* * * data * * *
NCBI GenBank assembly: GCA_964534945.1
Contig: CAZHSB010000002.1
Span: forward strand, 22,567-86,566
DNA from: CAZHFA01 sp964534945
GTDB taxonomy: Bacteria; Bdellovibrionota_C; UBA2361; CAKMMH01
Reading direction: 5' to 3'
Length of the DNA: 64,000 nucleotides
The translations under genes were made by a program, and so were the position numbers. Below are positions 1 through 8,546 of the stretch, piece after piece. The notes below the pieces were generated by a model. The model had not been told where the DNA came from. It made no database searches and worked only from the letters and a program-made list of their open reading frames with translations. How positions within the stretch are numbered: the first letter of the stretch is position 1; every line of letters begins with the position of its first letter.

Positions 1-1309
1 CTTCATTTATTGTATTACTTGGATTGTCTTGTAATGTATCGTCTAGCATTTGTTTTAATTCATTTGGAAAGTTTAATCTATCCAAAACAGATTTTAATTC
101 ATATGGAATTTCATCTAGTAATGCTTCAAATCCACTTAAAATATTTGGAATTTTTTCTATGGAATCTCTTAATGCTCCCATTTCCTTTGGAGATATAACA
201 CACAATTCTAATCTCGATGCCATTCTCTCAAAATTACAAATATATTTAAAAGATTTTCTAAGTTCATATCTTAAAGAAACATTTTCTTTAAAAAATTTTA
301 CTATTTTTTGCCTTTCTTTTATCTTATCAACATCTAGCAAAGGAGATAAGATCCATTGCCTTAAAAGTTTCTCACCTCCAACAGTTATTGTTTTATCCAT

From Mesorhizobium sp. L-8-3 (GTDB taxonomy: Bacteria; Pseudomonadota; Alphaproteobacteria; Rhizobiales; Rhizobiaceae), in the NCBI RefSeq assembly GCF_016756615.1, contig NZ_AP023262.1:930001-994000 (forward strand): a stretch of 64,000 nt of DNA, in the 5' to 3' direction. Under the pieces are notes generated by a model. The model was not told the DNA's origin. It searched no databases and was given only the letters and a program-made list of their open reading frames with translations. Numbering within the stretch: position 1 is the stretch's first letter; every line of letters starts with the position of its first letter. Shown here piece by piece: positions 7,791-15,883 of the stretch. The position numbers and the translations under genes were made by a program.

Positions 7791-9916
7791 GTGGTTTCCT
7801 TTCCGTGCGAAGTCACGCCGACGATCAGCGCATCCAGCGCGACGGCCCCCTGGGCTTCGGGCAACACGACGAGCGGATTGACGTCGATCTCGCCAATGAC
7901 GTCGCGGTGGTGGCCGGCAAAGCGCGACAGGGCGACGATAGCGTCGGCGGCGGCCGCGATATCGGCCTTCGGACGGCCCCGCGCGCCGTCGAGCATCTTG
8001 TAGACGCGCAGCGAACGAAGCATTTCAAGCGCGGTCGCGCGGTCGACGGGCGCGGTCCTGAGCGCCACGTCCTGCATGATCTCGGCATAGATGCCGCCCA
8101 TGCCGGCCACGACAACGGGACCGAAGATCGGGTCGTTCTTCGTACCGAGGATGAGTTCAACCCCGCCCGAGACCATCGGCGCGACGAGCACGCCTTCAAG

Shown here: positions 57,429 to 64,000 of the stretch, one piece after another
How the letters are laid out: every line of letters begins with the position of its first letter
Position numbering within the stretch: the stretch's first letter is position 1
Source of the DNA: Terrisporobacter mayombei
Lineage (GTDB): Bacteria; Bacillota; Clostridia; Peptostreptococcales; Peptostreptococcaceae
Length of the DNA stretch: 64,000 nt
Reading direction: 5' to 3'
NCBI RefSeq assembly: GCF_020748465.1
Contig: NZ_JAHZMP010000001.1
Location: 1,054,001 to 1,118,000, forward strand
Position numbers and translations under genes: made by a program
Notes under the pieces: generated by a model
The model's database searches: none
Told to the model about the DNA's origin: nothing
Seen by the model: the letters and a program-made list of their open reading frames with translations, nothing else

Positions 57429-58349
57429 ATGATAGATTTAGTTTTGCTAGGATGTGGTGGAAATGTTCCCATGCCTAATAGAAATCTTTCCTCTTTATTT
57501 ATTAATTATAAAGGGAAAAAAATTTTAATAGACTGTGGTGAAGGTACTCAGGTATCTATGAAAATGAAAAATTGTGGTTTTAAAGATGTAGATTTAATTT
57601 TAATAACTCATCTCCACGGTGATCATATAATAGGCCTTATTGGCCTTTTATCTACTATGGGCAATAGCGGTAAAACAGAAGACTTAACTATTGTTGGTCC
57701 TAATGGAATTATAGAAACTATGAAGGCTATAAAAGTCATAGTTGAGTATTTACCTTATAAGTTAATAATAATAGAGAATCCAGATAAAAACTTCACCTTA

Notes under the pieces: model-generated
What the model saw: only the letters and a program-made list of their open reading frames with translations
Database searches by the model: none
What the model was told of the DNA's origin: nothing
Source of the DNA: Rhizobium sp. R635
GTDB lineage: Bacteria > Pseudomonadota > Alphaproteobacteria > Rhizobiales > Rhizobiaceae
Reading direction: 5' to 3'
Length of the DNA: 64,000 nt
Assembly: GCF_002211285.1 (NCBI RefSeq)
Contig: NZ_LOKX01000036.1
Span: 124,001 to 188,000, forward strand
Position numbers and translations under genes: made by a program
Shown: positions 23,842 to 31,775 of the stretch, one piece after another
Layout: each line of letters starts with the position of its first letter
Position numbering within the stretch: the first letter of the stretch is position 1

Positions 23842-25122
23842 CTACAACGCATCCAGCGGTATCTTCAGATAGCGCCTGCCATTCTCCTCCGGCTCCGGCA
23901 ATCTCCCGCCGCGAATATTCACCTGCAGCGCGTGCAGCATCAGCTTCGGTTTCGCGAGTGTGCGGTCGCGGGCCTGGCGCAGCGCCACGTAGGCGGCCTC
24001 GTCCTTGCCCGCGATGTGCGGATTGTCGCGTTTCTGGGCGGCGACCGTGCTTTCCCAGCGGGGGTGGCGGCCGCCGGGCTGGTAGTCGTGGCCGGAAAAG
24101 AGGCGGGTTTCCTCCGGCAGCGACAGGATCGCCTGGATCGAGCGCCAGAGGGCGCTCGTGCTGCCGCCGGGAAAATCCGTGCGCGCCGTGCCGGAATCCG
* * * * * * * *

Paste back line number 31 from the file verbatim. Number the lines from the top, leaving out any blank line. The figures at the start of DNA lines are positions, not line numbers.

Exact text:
Position numbers and translations under genes: made by a program